A National Centre for Infections in Cancer has been launched to ensure more patients can avoid picking up an infection that complicates their treatment and recovery. The NCIC, headed by Peter Mac’s Professor Monica Slavin, is a $2.5 million program of research focussed on reducing the incidence of infections in cancer patients.

Currently around 60 per cent of these patients, who typically have reduced immune system function as a side-effect of treatment, also require antibiotics due to an infection.

Treating these infections is a major of cause extended hospital stays, and they are known to account for almost half or premature deaths in cancer patients.

The NCIC brings together a multi-disciplinary team – including nurses, cancer specialists, pharmacists and health economists – to research and deliver strategies for the prevention and management of infections for this vulnerable patient group.

“This is about how we can improve patient outcomes – the things we can do in the healthcare system, the processes we can introduce and the health technologies we can introduce,” Prof Slavin says.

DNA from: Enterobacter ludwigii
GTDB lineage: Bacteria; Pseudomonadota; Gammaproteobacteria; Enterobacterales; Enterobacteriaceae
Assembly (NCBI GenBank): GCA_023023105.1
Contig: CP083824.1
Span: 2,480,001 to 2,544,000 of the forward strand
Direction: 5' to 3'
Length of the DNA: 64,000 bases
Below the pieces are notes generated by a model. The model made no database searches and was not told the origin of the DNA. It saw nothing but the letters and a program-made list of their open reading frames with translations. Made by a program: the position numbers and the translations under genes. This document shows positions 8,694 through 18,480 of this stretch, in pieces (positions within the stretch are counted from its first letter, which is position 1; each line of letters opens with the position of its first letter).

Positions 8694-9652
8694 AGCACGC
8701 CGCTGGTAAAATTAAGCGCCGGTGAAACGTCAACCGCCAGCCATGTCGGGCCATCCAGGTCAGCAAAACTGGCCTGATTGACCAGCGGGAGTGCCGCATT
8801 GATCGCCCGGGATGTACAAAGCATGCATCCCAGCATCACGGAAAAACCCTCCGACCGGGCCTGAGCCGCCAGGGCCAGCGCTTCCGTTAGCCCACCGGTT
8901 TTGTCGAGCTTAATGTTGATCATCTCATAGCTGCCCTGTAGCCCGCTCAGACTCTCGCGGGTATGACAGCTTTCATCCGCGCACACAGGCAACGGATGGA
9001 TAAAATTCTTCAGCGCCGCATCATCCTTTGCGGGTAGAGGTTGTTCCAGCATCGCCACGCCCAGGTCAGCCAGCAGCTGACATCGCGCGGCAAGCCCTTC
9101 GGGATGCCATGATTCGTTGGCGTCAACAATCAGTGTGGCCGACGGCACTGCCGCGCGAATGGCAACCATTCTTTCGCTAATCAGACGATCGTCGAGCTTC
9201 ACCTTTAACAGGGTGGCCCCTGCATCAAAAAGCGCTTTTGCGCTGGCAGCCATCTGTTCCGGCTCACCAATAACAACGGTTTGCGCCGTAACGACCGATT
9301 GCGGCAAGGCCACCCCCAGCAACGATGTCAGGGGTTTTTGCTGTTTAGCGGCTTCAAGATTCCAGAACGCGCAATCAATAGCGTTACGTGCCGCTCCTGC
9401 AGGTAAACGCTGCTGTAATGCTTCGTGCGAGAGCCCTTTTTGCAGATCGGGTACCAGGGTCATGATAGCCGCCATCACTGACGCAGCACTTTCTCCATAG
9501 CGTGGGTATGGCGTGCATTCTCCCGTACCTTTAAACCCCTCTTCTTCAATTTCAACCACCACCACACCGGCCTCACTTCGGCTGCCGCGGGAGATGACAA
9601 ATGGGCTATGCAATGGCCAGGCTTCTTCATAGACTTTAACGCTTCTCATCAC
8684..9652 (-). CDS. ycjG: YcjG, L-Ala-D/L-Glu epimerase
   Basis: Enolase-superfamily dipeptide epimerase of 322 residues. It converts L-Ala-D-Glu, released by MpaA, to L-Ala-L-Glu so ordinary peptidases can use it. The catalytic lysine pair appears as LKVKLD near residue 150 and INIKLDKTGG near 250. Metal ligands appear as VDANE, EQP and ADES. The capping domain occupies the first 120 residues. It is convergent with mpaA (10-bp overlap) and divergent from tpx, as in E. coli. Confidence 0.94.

“It is one thing to have a really great technology but it is another thing to work out how it is going to be rolled out in our labs, and in our hospitals.”

The NCIC is a NHMRC funded Centre of Research Excellence with Prof Slavin as NCIC director and supported by Professor Karin Thursky and Associate Professor Leon Worth.

Participating organisations include the Walter and Eliza Hall Institute of Medical Research, Royal Melbourne Hospital, Royal Childrens Hospital, the Austin and Westmead hospitals, Queensland University of Technology, Monash University, Doherty and Burnet Institutes, and all major paediatric cancer centres.

The NCIC was officially launched by Victoria’s Parliamentary Secretary for Medical Research the Hon. Frank McGuire during the NCIC’s Inaugural Symposium, in the VCCC building, on 11 August 2017.

Read more about the NCIC on their website or follow on Twitter (@NCICancer).